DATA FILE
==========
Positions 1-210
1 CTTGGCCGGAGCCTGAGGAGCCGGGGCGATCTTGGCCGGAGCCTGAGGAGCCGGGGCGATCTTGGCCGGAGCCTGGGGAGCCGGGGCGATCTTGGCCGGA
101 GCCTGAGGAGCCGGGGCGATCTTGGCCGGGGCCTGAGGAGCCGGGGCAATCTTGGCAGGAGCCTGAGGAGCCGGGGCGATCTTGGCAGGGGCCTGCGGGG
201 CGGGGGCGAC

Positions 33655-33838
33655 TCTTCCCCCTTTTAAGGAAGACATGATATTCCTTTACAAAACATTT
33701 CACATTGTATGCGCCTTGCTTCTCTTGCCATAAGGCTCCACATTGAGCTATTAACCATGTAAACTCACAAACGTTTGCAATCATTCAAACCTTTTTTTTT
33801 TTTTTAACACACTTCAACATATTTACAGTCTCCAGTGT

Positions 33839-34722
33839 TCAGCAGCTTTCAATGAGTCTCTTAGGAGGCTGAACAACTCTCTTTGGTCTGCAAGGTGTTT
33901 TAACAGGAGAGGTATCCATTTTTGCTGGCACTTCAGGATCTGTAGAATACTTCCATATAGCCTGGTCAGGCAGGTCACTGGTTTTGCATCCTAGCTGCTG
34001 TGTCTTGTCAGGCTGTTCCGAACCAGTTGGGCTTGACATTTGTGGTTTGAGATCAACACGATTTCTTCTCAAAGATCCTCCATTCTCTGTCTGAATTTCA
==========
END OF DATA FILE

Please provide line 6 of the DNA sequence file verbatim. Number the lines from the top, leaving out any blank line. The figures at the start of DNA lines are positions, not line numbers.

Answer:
33655 TCTTCCCCCTTTTAAGGAAGACATGATATTCCTTTACAAAACATTT